The topic of selling breast milk has become quite a hot subject, especially now that articles detailing how women like Gretty Amaya have earned more than $2,000 from selling her breast milk, as reported by the New York Times. According to the publication, Amaya sells the extra breast milk left over after she pumps enough liquid to feed her baby — and companies like Prolacta Bioscience are the ones that buy the breast milk. Although Prolacta only began paying people for their breast milk in 2014, the company was criticized for not clearly stating to folks that the milk they donated previously was being sent to a for-profit company.
Indeed, a search around the Prolacta website uncovered lots of information about donating breast milk to various milk banks, with links to applications for those interested in the process to fill out and see if they make the cut. Uncovering the payment information for breast milk donations was a bit more difficult, however, the “Will I be paid for my donations?” question on the FAQ page of Tiny Treasures Milk Bank, operated by Prolacta Bioscience, details exactly how much women can expect to be paid for their milk per ounce.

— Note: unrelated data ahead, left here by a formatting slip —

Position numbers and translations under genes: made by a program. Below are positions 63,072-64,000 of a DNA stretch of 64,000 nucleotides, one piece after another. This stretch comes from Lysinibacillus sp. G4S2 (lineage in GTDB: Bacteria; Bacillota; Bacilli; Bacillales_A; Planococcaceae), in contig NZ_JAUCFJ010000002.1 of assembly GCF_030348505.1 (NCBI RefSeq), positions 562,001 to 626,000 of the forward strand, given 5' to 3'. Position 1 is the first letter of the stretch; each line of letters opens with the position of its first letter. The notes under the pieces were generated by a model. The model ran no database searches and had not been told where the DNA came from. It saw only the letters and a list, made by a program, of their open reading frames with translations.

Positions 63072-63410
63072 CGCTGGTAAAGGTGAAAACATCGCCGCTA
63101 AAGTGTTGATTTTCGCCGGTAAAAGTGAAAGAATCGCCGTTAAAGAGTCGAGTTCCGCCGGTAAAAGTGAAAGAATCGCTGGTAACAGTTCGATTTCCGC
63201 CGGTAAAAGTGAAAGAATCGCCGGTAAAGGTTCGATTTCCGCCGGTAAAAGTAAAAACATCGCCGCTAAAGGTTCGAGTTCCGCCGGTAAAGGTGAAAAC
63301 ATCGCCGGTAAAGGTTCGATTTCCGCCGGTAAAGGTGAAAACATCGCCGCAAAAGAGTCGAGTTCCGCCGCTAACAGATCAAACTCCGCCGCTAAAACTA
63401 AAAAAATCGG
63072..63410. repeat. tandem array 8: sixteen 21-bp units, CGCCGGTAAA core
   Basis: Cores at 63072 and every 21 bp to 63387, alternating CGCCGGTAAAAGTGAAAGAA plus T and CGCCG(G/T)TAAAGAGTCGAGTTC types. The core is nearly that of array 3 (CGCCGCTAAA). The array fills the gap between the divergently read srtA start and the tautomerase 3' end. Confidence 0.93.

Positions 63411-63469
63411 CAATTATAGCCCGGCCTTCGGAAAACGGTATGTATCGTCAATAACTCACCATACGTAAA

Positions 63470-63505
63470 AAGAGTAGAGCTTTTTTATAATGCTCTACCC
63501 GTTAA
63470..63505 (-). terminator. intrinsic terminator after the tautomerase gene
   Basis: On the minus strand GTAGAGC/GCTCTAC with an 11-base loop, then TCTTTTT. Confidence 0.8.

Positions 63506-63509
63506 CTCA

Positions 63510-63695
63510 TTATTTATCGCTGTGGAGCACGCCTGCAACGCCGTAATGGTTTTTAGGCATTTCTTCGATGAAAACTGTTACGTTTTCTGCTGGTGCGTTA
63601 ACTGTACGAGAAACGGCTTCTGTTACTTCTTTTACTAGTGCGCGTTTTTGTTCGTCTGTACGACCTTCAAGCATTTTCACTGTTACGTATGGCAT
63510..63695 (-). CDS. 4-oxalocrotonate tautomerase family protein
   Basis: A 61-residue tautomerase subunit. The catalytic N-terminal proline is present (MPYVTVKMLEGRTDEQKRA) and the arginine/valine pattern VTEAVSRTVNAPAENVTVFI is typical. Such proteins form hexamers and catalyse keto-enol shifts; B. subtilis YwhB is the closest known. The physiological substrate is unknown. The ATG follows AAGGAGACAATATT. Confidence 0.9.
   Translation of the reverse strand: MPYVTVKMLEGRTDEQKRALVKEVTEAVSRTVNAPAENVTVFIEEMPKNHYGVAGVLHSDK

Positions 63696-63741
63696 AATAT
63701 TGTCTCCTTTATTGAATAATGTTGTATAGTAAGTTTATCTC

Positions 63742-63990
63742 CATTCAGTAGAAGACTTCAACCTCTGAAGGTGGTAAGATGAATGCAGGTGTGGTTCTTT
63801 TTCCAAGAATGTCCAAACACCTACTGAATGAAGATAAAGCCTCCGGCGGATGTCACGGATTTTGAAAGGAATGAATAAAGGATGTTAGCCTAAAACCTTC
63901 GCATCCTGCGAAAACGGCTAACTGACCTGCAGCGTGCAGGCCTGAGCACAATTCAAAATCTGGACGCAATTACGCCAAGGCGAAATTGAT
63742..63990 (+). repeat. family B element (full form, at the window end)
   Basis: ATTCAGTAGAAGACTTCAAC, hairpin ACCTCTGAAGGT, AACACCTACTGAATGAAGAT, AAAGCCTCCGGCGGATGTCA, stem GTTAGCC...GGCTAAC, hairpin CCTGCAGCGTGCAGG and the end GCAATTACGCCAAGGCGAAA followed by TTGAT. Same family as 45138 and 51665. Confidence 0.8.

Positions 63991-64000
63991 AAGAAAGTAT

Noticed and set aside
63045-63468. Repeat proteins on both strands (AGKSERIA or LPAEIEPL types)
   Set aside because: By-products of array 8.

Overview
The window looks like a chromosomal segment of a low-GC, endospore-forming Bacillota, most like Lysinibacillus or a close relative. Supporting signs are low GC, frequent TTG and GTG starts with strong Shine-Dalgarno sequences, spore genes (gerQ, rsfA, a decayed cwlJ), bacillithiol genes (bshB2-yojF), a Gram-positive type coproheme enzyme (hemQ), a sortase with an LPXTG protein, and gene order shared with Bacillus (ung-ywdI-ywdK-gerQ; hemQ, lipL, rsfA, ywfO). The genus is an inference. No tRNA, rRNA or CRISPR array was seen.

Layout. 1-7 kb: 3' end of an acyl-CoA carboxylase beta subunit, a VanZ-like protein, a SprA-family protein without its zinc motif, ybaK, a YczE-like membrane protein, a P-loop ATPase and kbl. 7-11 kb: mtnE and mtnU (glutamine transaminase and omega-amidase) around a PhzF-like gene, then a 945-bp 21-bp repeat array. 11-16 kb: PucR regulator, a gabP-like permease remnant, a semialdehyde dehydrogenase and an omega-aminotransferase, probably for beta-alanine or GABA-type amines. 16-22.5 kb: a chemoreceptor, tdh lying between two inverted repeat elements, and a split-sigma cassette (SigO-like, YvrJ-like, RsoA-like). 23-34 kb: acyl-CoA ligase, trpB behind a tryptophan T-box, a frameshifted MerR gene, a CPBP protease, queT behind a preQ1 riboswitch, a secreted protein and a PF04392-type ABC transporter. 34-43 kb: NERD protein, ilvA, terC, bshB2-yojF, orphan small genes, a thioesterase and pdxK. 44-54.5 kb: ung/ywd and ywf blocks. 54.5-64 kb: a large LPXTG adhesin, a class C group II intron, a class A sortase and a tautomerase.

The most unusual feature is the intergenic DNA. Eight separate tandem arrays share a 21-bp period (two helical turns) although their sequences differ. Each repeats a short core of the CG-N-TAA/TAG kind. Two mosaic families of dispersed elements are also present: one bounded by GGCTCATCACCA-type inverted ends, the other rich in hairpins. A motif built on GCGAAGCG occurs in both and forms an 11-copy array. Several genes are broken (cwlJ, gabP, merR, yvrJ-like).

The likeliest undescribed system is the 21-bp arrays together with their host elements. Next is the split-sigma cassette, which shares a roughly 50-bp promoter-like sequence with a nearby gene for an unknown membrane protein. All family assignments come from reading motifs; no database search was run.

“You will be compensated $1/ounce for every qualified ounce of milk that you donate, beginning from the FIRST shipment. Please see the donor agreement for additional information. Reimbursement is for time and effort. Milk volume is used as an indirect measure of time and effort for milk donation. Milk volume will be as determined by Prolacta, in its sole discretion. Prolacta will weigh the milk, at the time and in the condition that it is received at Prolacta’s facility, and calculate the volume based on measured weight, excluding any packaging materials, using Prolacta’s standard operating procedures.”
Not only is breast milk a boon for babies who need the nutrients, including premature babies who benefit from the highly-concentrated “white plasma” of the liquid gold, as it is called, athletes are also using breast milk instead of steroids in order to bulk up their muscles naturally, reports KING5.
Although selling breast milk can seem like a big blessing for mothers able to pump more milk than their own babies need, along with benefiting other infants in need, there is controversy over whether the practice exploits low-income mothers, says Salon. When a competing company called Medolac Laboratories announced in 2014 that the firm desired to purchase milk from women willing to sell their breast milk in Detroit, they were criticized for trying to profit from minorities.
As reported by the Inquisitr, breast milk has become quite a controversial subject, especially the practice of bodybuilders buying it from online sources with dubious safety records.
[Image via Voicechronicle.com]